recommended reading

Martian soil is a lot like Hawaiian soil

The Curiosity Rover uses it's robotic arm to scoop sand.

The Curiosity Rover uses it's robotic arm to scoop sand. // NASA

You know how smug tourists like to talk about how climbing volcanoes in Hawaii is out of this world? Turns out they're sort of right.

NASA's Mars rover Curiosity is finally starting to get some conclusive analysis from its very slow soil scooping mission, and the mineralogy looks strikingly similar to the worn, volcanic soil in Hawaii. The scientists in charge of this part of the mission are just beside themselves. "This was a 22-year journey and a magical moment for me," NASA's David Blake, head of the mineralogical instruments on the Curiosity, told reporters in announcing his team's findings. It seems like waiting 22 years only to discover that the soil on another planet is a lot like ours seems kind of anti-climactic. But Blake seems excited, so we won't rain on  his parade.

In truth, the fun is just getting started. As the rover makes its way to a three-mile-high pile of dirt known as Mount Sharp, they should get closer to answering the question of whether or not the Red Planet once supported life. "We're hopeful that once we get into the truly ancient materials on Mount Sharp, we will find minerals that suggest there was a habitable environment of some kind there," Blake explained. "We haven't had that happen yet, but we have a lot of time left."

Read more at The Atlantic Wire

Threatwatch Alert

Thousands of cyber attacks occur each day

See the latest threats


Close [ x ] More from Nextgov

Thank you for subscribing to newsletters from
We think these reports might interest you:

  • It’s Time for the Federal Government to Embrace Wireless and Mobility

    The United States has turned a corner on the adoption of mobile phones, tablets and other smart devices, outpacing traditional desktop and laptop sales by a wide margin. This issue brief discusses the state of wireless and mobility in federal government and outlines why now is the time to embrace these technologies in government.

  • Featured Content from RSA Conference: Dissed by NIST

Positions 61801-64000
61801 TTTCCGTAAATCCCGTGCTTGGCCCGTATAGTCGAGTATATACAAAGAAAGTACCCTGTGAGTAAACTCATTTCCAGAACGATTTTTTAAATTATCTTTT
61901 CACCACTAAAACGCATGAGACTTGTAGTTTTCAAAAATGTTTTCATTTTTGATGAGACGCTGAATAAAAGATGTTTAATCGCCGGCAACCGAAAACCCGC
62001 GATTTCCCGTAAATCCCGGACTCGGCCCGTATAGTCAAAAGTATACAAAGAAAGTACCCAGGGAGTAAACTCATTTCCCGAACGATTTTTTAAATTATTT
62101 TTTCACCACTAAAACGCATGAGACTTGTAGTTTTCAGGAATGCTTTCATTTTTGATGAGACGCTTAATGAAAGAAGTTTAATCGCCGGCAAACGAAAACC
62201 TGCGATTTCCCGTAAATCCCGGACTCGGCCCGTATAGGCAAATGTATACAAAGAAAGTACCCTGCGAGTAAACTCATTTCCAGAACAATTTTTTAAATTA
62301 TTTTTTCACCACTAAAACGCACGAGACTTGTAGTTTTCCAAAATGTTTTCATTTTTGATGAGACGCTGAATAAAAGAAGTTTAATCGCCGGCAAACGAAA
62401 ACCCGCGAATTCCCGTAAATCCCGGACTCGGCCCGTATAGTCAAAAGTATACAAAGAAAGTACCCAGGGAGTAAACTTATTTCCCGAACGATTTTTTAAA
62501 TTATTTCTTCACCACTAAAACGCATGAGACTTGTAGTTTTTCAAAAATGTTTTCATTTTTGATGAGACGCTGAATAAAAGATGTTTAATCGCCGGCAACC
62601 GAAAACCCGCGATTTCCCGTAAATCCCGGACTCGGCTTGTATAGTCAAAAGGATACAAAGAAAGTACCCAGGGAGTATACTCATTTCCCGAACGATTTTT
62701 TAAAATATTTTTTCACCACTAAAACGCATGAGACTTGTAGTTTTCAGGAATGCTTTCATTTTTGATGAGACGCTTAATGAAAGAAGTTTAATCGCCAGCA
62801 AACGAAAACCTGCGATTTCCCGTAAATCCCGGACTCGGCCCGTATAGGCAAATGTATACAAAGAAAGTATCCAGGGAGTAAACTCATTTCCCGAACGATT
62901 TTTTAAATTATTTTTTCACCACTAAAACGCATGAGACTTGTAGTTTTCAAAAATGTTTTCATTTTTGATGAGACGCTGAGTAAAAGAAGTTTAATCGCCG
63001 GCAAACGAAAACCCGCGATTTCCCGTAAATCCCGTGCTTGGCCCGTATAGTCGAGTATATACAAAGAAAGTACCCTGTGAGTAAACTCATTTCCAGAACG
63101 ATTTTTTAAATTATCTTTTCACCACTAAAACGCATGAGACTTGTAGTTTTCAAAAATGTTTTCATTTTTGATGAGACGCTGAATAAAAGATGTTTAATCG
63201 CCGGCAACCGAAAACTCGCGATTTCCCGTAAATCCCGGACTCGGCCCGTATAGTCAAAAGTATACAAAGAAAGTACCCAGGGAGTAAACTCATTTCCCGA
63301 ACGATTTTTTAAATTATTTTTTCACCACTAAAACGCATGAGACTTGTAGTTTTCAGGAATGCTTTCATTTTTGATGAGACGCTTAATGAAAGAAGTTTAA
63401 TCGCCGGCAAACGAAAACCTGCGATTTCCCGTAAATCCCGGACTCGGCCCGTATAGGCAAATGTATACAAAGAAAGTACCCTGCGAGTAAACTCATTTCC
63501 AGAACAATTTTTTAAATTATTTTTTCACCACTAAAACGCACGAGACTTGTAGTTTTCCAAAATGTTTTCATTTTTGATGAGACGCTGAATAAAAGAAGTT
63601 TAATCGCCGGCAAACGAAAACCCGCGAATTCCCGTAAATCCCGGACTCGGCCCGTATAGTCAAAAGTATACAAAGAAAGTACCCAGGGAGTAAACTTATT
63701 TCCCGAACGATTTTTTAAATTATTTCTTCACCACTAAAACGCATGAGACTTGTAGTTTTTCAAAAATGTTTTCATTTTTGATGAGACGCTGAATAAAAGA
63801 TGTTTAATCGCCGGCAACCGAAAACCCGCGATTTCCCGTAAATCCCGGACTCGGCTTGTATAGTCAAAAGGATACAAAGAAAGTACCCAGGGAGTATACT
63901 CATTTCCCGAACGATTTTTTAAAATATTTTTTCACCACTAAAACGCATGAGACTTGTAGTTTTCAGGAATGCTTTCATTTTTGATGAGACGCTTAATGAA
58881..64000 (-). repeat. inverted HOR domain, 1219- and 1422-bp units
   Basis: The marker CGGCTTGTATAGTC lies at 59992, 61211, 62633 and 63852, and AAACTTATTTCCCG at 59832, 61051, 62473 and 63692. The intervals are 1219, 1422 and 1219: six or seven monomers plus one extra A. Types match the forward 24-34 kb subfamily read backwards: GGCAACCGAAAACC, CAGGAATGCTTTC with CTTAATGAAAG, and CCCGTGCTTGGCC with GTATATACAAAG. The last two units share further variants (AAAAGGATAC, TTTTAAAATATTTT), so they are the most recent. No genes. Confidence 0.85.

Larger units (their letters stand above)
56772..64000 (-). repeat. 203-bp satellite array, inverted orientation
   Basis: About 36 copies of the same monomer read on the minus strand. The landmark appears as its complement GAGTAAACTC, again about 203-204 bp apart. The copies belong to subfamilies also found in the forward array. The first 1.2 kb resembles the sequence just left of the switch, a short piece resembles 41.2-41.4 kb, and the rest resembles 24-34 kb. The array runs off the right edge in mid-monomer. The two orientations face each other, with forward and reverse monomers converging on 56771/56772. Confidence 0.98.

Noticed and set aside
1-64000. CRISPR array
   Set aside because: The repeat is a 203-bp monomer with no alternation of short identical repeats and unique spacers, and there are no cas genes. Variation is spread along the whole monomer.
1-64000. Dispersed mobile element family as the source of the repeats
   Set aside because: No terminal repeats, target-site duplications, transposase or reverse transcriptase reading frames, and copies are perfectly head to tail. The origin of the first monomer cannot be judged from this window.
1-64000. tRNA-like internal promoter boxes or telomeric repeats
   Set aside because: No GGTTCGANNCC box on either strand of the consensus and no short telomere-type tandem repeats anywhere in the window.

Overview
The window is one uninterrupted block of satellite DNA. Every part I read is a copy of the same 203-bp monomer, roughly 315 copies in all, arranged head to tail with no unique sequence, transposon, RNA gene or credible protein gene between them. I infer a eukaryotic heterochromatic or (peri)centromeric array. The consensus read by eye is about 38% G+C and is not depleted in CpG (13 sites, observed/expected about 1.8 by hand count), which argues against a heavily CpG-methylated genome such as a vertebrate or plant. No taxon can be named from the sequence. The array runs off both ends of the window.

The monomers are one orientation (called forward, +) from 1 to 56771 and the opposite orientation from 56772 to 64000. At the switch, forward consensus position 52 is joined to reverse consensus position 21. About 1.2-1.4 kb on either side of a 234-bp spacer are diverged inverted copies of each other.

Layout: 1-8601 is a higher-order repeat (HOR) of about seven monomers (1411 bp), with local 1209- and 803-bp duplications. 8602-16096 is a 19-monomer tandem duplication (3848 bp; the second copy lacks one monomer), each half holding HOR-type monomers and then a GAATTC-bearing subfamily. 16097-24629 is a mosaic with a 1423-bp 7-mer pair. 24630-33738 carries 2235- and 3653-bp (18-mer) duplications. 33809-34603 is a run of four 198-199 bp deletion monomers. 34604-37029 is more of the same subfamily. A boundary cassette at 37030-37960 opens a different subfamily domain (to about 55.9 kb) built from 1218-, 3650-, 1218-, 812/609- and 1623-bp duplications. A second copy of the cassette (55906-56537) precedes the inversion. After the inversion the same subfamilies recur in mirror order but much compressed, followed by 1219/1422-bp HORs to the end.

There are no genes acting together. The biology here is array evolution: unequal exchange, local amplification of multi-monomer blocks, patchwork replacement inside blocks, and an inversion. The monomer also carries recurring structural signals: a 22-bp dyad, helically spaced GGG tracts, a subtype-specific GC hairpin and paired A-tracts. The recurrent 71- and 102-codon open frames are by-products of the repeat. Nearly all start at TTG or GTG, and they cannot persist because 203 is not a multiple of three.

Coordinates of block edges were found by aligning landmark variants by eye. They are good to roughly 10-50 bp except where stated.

Learn more about the latest draft of the U.S. National Institute of Standards and Technology guidance document on authentication and lifecycle management.

  • A New Security Architecture for Federal Networks

    Federal government networks are under constant attack, and the number of those attacks is increasing. This issue brief discusses today's threats and a new model for the future.

  • Going Agile:Revolutionizing Federal Digital Services Delivery

    Here’s one indication that times have changed: Harriet Tubman is going to be the next face of the twenty dollar bill. Another sign of change? The way in which the federal government arrived at that decision.

  • Software-Defined Networking

    So many demands are being placed on federal information technology networks, which must handle vast amounts of data, accommodate voice and video, and cope with a multitude of highly connected devices while keeping government information secure from cyber threats. This issue brief discusses the state of SDN in the federal government and the path forward.

  • The New IP: Moving Government Agencies Toward the Network of The Future

    Federal IT managers are looking to modernize legacy network infrastructures that are taxed by growing demands from mobile devices, video, vast amounts of data, and more. This issue brief discusses the federal government network landscape, as well as market, financial force drivers for network modernization.


When you download a report, your information may be shared with the underwriters of that document.